# Ben J. Urmston

Xavier University

Cincinnati, Ohio

First email: 7 June 2019

Dear Fr. Ben Urmston:

I have your “urmston.carefortheearth2” document open on my desktop. It says, “Excerpts from his website: http://www.xavier.edu/frben/.” You have done many good things; and even though now as an emeritus professor, you have things to do. You can never retire until called back home.

I think that we all have some very serious work to do.

1. Can we start with the Planck scale and the Planck base units (all links will go to Wikipedia or my website, https://81018.com)? Are these the smallest possible units of space and time? Then, does it necessarily follow that these are the first units of space and time?

If we answer, “Yes, yes, and yes” and we apply base-2 (doublings) to those units, you will create a chart of the universe that looks like this one: https://81018.com/chart/ (horizontally scrolled). If we study it a bit (and the inherent logic of the resulting numbers), the simple wisdom of this universe is revealed.

As we approach the 202nd notation, it’ll become obvious that thischart is mostly a map of the earliest universe. There are so many folks like Steven Weinberg (Cornell, Princeton, Harvard, UT-Austin) who have “dreams of a final theory.” By applying a simple doubling function, we are not dreaming, but have numbers, logic and mathematics of what could become a final theory. We also have a container that includes *everything, everywhere, and for all time*.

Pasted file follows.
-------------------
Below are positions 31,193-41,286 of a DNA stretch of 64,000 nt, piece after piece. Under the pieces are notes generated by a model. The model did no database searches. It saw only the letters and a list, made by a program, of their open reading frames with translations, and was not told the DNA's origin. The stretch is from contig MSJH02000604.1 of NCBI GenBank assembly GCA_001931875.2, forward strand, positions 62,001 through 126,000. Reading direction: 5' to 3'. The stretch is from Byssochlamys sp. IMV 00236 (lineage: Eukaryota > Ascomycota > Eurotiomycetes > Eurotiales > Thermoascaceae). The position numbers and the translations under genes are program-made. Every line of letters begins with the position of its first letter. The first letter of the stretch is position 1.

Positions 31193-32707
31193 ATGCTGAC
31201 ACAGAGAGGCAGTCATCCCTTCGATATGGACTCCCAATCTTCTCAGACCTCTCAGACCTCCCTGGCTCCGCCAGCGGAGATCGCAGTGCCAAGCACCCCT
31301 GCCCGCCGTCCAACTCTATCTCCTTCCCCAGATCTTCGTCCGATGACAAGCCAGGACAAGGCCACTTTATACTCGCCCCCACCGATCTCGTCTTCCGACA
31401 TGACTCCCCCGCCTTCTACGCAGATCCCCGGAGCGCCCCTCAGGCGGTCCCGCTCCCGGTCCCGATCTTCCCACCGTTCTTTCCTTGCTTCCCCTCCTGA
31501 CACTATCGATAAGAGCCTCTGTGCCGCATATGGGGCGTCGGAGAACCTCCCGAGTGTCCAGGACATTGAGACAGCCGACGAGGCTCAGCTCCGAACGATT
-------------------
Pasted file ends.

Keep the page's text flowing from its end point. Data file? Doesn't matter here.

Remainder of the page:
2. If the ubiquitous circle and sphere are the most simple expressions of mathematics and structure, might we assume that it is somehow the first expression of those Planck units at the first notation? Is this the first expression of physicality? Is it the first infinitesimal expression of light?

Though we readily recognize e=mc<sup>2</sup> as Einstein’s “simple” equation, there are very few who recognize Planck’s simple formula for time and it’s potential with Einstein’s formula, to bind the four Planck units: Planck Time whereby *c = lp / tp*.

Within the cubic-close packing and the Fourier Transform we find the earliest dynamics that open the rest of mathematics: https://81018.com/structure/

I thought you might find this little introduction to be interesting; our little world cannot be fully understood unless it is within the context of universe and those 202 notations.

I hope you find it of interest and that I have not wasted your time.

Warmest regards,

Bruce